Secondly I surveyed the economic damage done to the UK itself as the pound floundered and the value of each person’s possessions, monetary, industrial or in real estate diminished on average by seven per cent. The promised land of no longer allowing immigrant workers to steal jobs by accepting lower wages backfired and UK workers realised they would soon be earning less anyway. But the immigrants would earn what they always had. Commercially, small businesses would fold as banks now had no money to lend them to keep them afloat. Just as they would not be able to lend people money for mortgages, so the homeless would remain just that.

Thirdly I reflected that, as the ship of state sailed off into the wide blue sea of uncertainty, the UK’s European partners were now facing a horrific reality that could have been kept hidden until it was put right, but now cannot. Most of the countries in Europe were living off the money Britain gave them, but as they traded with Britain this was a problem that could be managed. Now, when that trading stops , seventeen European countries will be so badly bankrupt that the common market will no longer be able to exist and several hundred million people will be facing ten to fifteen years of recession bordering, in some cases, on starvation. Did our voters even know this two days ago? No, because nobody bothered to tell them the implications of what they were doing. In short, the claim that we held the first truly democratic vote in our history proved only one thing. Democracy only works when those who take democratic decisions are correctly informed about all aspects of what they are having to decide. In the UK most of us did not. I am glad to be able to say that I at least pointed out these dangers in blogs and on Facebook several days ago. But then a voice crying in the wilderness does not expect to be heard.

But our voyage out may not have been a complete disaster for the Western world. There is a strong chance that when the citizens of the United States see what economic and social chaos is created to the detriment of all, if one votes for walls instead of doors, they might think twice when confronted by extremism of this kind in their own country in November. They will ditch Donald Trump when they see that Britain is no longer GREAT and that the rest of the world will hold them in universal contempt if they bring their own country down to the same level of vilification. Thank God I am a Scots Australian, though born in England, for it was the ENGLISH vote that did this.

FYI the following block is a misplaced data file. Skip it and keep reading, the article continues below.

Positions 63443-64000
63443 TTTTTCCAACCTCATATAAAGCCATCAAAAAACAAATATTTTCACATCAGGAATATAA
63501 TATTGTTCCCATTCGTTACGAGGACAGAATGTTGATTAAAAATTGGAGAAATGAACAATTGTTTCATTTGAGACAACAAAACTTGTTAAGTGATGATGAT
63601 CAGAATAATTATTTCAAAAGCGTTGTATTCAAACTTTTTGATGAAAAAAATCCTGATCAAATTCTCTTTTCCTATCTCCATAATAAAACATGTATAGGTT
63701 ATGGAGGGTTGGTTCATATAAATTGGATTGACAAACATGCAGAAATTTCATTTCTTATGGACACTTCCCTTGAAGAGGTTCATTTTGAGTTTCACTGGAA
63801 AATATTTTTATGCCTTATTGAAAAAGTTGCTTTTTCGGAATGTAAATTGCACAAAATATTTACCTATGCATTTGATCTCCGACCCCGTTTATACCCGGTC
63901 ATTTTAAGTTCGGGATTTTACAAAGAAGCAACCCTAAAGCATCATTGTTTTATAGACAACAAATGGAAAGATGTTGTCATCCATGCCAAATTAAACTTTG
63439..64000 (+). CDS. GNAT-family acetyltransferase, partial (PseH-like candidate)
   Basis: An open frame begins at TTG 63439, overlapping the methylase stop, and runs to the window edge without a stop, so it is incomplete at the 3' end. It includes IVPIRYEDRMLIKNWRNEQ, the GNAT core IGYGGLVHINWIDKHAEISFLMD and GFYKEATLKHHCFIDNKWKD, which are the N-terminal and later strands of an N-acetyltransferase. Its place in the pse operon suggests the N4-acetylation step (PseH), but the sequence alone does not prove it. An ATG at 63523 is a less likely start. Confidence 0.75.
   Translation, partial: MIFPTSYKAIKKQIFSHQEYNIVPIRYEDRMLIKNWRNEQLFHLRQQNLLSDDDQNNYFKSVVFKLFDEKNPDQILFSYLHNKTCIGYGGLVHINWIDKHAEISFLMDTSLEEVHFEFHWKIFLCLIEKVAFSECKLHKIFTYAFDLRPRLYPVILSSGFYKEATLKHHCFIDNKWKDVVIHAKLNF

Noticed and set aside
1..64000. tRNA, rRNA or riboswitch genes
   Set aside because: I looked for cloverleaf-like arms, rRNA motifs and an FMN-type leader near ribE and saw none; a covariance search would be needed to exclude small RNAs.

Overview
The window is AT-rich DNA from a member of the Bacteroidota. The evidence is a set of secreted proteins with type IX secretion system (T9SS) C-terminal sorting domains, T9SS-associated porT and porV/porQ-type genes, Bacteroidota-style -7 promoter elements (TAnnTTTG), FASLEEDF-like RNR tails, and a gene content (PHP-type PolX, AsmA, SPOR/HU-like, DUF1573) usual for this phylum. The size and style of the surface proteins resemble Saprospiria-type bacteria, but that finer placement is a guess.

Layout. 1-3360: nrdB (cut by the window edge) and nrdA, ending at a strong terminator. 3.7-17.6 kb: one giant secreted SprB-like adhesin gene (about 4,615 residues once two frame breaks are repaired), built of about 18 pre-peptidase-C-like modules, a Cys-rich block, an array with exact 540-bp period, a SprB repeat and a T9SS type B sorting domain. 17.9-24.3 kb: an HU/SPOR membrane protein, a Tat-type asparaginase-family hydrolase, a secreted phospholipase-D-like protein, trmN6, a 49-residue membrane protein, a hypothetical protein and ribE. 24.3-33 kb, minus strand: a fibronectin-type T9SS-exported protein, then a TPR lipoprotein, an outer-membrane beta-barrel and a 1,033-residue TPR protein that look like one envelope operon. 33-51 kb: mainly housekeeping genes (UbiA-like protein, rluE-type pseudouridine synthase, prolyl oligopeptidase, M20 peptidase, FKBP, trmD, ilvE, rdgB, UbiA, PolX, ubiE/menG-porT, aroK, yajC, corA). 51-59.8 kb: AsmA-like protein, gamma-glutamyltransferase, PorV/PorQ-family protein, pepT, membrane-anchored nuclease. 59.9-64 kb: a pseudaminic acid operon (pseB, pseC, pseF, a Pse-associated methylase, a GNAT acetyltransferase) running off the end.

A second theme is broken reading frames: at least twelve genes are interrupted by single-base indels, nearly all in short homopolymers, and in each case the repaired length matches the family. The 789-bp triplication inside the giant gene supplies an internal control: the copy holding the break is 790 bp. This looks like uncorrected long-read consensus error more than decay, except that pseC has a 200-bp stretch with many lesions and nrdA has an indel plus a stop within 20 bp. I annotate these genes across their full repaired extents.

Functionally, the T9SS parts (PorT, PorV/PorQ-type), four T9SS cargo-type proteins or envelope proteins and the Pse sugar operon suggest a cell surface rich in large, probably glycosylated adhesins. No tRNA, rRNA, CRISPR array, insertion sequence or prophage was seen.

AWE

I HAVE NEVER BEEN SO PROMPT


<a href=”https://dailypost.wordpress.com/prompts/awe/”>Awe</a&gt;

In my career I signed over 100,000 news bulletins, stories, etc with my initials awe. what a prompt!

 

I HAVE NEVER BEEN SO PROMPT

This is quite amazing. When working for any news media if you file anything, a story, a breaking news flash, an obituary, a sports result or even an information message to another office you always have to append your initials after it so the company knows who the writer is. Guess what I have used all my life , 61 years since my first music critique for British United Press aged thirteen. Yes of course. AWE!

Now this does not mean all my work has been AWEsome but it has always been prompt. The whole idea of working for a News Agency, my first twenty years in this field were with  BUP, UPI, Reuters and AFP, is to get the top stories to the press and other outlets FAST and FIRST. I actually created a record with UPI in Paris in 1962 by beating all the opposition with the winner, yellow jersey holder and lap time on all 22 laps of that Tour de France cycle race. I wasn’t clever I just hated being beaten. I wasn’t even a staff member then, I was just doing freelance sports reporting work while at university.

But two firsts I am proud of were very different.In May 1968 I gave Reuters a seven minutes world beat on the announcement of the agreement to hold the Paris peace talks on Vietnam . This was actually cheating as nobody knew the meeting was taking place. It was in the Laotian capital Vientiane and I was the only journalist there. I had been asked by the US, Australian , North Vietnamese and South Vietnamese teams to be a fifth and neutral negotiator as I knew all the diplomats involved personally and could speak all three languages needed for the discussions. It was great fun and they all respected my plea to let me file my story before their various governments made official announcements.

My other super beat was closer but very lucky. I gave Reuters a three minute world first on the death of General de Gaulle thanks to a former university friend giving me a phone call. By then he worked for the family at their home in Colombey les deux Eglises where the former President lived and died. But I was always incredibly competitive in all I did and could not bear letting others get in before me. The only really good story I had first, but could not file, was a military helicopter crash in Cambodia in which two choppers hit each other with twelve people in one and two in the other. I saw it happen and it would have been a great story.

Why did I not file it?  Thirteen people were killed and the only survivor broke his spine. That was me!

AWE

NO FIRE BUT A LOT OF SMOKE


<a href=”https://dailypost.wordpress.com/prompts/empty/”>Empty</a&gt;

the empty lives of two wartime smokers

NO FIRE BUT A LOT OF SMOKE

“Empty the ashtrays, darling